Date of Award

Fall 1996

Document Type

Thesis

Degree Name

Master of Science in Applied Chemistry - (M.S.)

Department

Chemical Engineering, Chemistry and Environmental Science

First Advisor

David S. Kristol

Second Advisor

Bishambar Dayal

Third Advisor

Louis Barash

Abstract

Oxidized low density lipoproteins (ox-LDL) may play important role in mediating hypercholesterolemic endothelial dysfunction. The uptake of modified LDL by macrophages to form foam cells has been implicated in the enhancement of atherosclerosis. Recent reports have suggested that when LDL undergoes oxidation in vitro , it is accompanied by a substantial loss of free and esterified cholesterol leading to the formation of oxidation products of cholesterol ( oxysterols). These compounds are present in human atherosclerotic plaques and in human foam cells.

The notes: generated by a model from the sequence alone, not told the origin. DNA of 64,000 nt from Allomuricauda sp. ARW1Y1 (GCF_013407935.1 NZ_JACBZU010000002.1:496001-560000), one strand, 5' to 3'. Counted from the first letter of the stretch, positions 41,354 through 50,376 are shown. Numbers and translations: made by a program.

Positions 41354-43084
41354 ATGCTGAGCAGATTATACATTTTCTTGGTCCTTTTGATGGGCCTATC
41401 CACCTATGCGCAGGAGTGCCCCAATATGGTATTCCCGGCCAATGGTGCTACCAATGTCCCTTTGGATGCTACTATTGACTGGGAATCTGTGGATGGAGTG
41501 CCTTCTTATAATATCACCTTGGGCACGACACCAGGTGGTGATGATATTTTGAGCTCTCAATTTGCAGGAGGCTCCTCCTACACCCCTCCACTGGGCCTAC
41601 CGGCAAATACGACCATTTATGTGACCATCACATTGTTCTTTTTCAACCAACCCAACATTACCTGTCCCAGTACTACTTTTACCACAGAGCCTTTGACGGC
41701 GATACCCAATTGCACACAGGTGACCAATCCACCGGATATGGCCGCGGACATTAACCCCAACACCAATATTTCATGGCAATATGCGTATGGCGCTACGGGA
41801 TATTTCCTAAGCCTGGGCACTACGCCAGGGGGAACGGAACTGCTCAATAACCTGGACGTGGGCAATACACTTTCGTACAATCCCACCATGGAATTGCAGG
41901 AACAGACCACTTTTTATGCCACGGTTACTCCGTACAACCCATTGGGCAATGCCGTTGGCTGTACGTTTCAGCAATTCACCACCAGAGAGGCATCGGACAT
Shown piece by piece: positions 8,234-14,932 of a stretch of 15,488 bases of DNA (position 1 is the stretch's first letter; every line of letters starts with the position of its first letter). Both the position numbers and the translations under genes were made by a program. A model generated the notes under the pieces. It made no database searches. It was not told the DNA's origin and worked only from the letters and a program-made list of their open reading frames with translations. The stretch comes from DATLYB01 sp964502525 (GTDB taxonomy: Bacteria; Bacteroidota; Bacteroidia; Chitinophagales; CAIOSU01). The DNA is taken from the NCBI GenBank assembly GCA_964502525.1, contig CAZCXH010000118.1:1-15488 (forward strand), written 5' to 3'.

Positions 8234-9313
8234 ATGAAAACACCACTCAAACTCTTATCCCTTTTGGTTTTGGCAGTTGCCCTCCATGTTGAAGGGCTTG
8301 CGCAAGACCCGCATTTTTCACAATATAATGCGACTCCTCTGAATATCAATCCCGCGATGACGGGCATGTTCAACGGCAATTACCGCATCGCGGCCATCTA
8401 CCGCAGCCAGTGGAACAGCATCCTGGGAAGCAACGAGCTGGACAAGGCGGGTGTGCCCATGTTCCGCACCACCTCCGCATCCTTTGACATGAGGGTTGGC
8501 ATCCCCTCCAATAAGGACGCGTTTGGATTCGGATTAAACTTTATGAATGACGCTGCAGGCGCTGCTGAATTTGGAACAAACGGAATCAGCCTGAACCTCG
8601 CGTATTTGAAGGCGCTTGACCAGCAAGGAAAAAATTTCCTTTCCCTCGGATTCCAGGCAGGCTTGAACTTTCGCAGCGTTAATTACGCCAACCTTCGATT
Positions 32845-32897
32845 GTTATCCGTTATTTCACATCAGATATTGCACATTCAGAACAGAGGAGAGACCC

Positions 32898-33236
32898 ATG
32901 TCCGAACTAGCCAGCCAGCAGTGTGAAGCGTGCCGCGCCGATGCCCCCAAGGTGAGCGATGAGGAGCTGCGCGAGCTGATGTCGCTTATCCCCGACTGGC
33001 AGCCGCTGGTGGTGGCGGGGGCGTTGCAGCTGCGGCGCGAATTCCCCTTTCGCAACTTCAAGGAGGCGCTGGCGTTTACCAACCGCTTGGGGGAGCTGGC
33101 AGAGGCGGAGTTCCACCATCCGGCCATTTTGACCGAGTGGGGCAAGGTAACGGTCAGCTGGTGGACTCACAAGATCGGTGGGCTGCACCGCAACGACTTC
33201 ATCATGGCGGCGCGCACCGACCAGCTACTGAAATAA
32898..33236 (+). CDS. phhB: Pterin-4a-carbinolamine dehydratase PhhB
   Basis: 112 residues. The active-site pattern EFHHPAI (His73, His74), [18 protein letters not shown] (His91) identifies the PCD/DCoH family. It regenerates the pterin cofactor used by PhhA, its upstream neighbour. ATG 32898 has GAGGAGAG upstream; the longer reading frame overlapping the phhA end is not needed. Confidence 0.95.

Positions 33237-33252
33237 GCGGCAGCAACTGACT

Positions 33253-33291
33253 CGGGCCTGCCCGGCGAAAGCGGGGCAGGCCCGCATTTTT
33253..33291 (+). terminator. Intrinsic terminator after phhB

In this regard we have recently studied the plasma sterol composition in diabetic heart patients We have found cholesterol a- and β-epoxides in addition to 7‑ketocholesterol and 7a- and β-hydroxycholesterol. In order to characterize the structure and stereochemistry of cholesterol epoxides in diabetic patients, they were chemically synthesized via a rapid and convenient microwave irradiation technique. The structures of these compounds were determined by NMR and a combination of TLC-fast atom bombardment mass spectrometry. FAB-MS for Oxysterols: 5,6-epoxycholesterol, [M+= 402, (M+H+Na)+= 425, (2M+H+Na)+= 827]; 5,6-epoxy cholesteryl palmitate (M+Na)+= 663; 5,6-epoxy 3-ketocholesterol (M+H)+= 401.

Included in

Chemistry Commons

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